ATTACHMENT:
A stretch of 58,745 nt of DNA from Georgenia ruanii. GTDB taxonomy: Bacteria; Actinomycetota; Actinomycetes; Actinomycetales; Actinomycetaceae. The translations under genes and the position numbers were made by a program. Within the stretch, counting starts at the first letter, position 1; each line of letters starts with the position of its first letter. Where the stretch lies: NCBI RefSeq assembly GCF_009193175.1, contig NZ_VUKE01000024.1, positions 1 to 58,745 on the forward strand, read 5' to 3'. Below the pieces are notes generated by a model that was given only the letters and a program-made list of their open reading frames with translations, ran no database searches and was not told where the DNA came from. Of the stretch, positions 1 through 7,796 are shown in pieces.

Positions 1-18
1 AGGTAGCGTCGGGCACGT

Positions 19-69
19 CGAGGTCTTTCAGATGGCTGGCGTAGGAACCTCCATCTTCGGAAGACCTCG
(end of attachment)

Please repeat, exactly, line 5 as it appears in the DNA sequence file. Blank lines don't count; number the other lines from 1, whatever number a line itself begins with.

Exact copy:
19 CGAGGTCTTTCAGATGGCTGGCGTAGGAACCTCCATCTTCGGAAGACCTCG